LAGUNA NIGUEL (CBS)— Orange County sheriff’s deputies arrested a 65-year-old woman for allegedly assisting an 85-year-old Laguna Niguel man in committing suicide.

Sheriff’s spokesman Jim Amormino said Jack Koency died Sept. 30, 2001, but an investigation showed that Elizabeth Barrett, who identified herself as a social worker, helped him die by giving him a cocktail of prescription drugs.

“What she did is the opposite of what we expect decent people to do,” said prosecutor Ebrahim Baytich. “We expect decent people when they see somebody like that to pick up the phone, call 911 and say, ‘Hey, I know this individual. He wants to harm himself, he wants to kill himself.’ She did the exact opposite. She helped him and that’s a crime.”

Authorities said Koency’s death initially appeared to be routine, but investigators noticed a few things that made them curious.

They discovered that Koency had pre-arranged for his ashes to be scattered at sea by the Neptune Society and found an address for an euthanasia association at his home.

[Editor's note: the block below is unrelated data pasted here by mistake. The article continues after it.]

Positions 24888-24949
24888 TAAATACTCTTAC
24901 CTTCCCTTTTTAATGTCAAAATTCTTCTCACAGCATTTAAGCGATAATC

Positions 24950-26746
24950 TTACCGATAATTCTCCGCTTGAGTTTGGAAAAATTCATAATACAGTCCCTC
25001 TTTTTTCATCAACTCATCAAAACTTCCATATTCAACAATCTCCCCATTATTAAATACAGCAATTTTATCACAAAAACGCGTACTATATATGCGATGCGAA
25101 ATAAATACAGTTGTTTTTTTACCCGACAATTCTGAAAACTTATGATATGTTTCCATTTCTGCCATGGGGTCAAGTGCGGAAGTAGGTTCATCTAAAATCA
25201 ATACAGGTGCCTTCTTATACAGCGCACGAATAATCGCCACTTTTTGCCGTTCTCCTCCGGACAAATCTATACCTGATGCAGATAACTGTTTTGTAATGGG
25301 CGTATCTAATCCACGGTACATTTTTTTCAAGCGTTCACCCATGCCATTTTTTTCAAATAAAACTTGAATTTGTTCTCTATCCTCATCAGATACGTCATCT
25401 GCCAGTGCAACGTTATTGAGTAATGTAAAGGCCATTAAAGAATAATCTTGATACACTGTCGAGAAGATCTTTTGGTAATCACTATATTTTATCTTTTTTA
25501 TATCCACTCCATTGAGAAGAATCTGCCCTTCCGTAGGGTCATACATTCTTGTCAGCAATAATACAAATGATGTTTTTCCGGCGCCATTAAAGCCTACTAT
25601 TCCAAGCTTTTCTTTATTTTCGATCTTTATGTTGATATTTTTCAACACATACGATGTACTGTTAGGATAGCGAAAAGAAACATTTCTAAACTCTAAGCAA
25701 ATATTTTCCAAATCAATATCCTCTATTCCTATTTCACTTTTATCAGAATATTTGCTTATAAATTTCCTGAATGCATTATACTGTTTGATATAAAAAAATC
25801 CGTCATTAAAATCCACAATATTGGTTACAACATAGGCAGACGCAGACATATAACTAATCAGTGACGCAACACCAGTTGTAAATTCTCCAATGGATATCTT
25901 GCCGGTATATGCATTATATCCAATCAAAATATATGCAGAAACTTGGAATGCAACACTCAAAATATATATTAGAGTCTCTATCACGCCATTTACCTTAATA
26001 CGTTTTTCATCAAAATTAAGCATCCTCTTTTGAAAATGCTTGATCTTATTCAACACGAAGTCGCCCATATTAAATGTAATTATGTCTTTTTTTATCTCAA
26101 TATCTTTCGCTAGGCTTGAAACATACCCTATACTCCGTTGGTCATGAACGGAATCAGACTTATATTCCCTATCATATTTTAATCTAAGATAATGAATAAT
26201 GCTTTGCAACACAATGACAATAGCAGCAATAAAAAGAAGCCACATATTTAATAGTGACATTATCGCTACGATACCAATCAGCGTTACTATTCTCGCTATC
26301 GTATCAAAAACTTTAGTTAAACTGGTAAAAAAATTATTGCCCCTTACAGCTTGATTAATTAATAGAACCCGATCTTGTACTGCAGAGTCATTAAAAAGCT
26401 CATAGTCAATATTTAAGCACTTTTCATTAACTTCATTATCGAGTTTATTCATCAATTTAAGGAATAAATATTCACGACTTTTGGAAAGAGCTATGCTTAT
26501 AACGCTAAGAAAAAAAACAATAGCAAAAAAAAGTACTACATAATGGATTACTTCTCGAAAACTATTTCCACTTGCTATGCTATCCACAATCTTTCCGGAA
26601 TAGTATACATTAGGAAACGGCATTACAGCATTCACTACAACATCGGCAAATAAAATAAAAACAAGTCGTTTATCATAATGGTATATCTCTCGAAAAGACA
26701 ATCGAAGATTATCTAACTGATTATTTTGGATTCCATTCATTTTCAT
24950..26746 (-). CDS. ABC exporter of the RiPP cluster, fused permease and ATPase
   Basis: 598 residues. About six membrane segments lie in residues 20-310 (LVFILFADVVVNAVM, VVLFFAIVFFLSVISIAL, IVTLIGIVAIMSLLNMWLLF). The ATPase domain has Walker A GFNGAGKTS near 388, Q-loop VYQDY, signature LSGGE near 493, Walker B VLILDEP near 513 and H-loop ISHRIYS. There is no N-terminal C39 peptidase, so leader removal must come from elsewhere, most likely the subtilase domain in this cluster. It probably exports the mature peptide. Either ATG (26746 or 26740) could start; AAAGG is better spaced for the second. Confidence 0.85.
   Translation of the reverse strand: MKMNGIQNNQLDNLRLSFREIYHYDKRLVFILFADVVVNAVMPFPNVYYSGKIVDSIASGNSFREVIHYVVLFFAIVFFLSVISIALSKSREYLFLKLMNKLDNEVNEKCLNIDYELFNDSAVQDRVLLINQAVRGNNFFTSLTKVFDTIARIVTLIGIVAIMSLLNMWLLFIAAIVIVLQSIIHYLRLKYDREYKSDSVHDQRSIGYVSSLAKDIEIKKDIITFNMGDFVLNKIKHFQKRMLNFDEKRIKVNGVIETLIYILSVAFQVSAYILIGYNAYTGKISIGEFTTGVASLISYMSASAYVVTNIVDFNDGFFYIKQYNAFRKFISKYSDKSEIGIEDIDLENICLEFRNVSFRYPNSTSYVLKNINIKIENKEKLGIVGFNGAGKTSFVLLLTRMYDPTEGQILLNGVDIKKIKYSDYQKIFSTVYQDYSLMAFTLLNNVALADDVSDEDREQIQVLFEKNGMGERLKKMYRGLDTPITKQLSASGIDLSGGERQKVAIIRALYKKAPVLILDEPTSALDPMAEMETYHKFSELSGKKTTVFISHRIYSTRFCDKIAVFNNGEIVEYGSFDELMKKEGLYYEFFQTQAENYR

Detectives discovered a motion-triggered video camera in Koency’s apartment. They said the images recorded show Barrett crushing some pills and putting them in yogurt for him.

Officials said Barrett can be seen on tape removing Koency’s war medals after his death.

A post-mortem analysis showed Koency died from a combination of Oxycodone, Fluoxetine and Alprazolam, Amormino said. These powerful drugs are used to treat pain, depression and anxiety.

“I mean, no, I never saw a sad part about him,” neighbor Nancy Cunningham said. “It’s tragic, because he really was a very nice man and kind…I just can’t imagine him doing something like this.”

Barrett told police that said she had been with Koency that day but had not given him any medication. When confronted with the video, she admitted to giving him the mixture and helping him commit suicide.

Officials said assisting with a suicide can be punishable with approximately three years in state prison.

(©2012 CBS Local Media, a division of CBS Radio Inc. All Rights Reserved. This material may not be published, broadcast, rewritten, or redistributed. Wire services contributed to this report.)

Comments (18)
  1. Alan Hart says:

    Never talk to the police. I’ll say it again, never talk to the police. ALWAYS have a lawyer present if you have to be interviewed by the police! Anything you say can and will be used against you in a court of law. Notice it doesn’t say used FOR you in a court of law.

    1. Russ says: